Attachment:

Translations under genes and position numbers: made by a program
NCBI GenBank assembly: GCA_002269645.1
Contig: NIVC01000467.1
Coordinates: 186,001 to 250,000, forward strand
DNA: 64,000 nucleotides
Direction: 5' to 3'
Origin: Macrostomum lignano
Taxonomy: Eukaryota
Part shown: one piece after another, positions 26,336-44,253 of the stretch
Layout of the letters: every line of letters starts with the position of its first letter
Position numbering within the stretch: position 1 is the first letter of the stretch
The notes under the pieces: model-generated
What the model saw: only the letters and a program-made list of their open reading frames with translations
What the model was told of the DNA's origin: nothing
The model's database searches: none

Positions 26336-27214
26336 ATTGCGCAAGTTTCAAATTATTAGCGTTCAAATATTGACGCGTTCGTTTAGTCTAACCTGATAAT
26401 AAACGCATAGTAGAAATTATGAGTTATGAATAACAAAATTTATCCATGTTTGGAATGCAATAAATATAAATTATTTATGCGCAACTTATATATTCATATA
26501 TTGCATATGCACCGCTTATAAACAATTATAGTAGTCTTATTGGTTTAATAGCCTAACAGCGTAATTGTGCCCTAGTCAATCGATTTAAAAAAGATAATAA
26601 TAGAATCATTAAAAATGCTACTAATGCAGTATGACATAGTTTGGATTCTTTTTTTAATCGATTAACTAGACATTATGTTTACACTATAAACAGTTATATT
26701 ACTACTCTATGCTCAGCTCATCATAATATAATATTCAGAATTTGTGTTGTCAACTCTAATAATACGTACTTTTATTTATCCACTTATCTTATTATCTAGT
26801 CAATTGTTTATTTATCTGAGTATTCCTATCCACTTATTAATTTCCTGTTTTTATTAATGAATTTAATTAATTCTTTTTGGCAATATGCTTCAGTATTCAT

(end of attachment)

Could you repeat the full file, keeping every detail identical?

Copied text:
Translations under genes and position numbers: made by a program
NCBI GenBank assembly: GCA_002269645.1
Contig: NIVC01000467.1
Coordinates: 186,001 to 250,000, forward strand
DNA: 64,000 nucleotides
Direction: 5' to 3'
Origin: Macrostomum lignano
Taxonomy: Eukaryota
Part shown: one piece after another, positions 26,336-44,253 of the stretch
Layout of the letters: every line of letters starts with the position of its first letter
Position numbering within the stretch: position 1 is the first letter of the stretch
The notes under the pieces: model-generated
What the model saw: only the letters and a program-made list of their open reading frames with translations
What the model was told of the DNA's origin: nothing
The model's database searches: none

Positions 26336-27214
26336 ATTGCGCAAGTTTCAAATTATTAGCGTTCAAATATTGACGCGTTCGTTTAGTCTAACCTGATAAT
26401 AAACGCATAGTAGAAATTATGAGTTATGAATAACAAAATTTATCCATGTTTGGAATGCAATAAATATAAATTATTTATGCGCAACTTATATATTCATATA
26501 TTGCATATGCACCGCTTATAAACAATTATAGTAGTCTTATTGGTTTAATAGCCTAACAGCGTAATTGTGCCCTAGTCAATCGATTTAAAAAAGATAATAA
26601 TAGAATCATTAAAAATGCTACTAATGCAGTATGACATAGTTTGGATTCTTTTTTTAATCGATTAACTAGACATTATGTTTACACTATAAACAGTTATATT
26701 ACTACTCTATGCTCAGCTCATCATAATATAATATTCAGAATTTGTGTTGTCAACTCTAATAATACGTACTTTTATTTATCCACTTATCTTATTATCTAGT
26801 CAATTGTTTATTTATCTGAGTATTCCTATCCACTTATTAATTTCCTGTTTTTATTAATGAATTTAATTAATTCTTTTTGGCAATATGCTTCAGTATTCAT